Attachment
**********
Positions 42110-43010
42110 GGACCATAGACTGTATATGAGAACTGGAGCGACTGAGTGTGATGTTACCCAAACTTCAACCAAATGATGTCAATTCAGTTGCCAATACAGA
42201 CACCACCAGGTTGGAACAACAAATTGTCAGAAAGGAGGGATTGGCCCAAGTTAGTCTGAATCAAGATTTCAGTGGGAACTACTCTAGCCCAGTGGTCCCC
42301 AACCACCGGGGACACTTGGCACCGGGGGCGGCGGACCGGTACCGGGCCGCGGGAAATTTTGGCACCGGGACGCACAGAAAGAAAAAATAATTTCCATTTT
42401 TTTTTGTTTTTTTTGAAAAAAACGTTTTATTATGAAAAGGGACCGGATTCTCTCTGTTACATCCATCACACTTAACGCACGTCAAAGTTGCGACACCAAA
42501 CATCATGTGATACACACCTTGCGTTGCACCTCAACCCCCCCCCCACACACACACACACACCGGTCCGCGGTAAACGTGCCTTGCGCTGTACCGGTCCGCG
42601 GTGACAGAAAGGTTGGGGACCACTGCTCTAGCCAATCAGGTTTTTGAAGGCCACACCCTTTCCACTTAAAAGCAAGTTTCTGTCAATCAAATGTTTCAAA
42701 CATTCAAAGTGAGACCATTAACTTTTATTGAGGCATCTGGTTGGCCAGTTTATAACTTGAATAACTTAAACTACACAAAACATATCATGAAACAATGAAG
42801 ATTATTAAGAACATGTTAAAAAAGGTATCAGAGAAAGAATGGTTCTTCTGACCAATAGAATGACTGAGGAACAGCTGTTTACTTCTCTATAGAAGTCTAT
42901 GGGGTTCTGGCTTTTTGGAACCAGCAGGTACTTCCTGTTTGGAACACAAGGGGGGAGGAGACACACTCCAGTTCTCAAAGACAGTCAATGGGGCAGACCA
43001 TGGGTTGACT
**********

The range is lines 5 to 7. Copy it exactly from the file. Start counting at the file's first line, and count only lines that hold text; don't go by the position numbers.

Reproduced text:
42401 TTTTTGTTTTTTTTGAAAAAAACGTTTTATTATGAAAAGGGACCGGATTCTCTCTGTTACATCCATCACACTTAACGCACGTCAAAGTTGCGACACCAAA
42501 CATCATGTGATACACACCTTGCGTTGCACCTCAACCCCCCCCCCACACACACACACACACCGGTCCGCGGTAAACGTGCCTTGCGCTGTACCGGTCCGCG
42601 GTGACAGAAAGGTTGGGGACCACTGCTCTAGCCAATCAGGTTTTTGAAGGCCACACCCTTTCCACTTAAAAGCAAGTTTCTGTCAATCAAATGTTTCAAA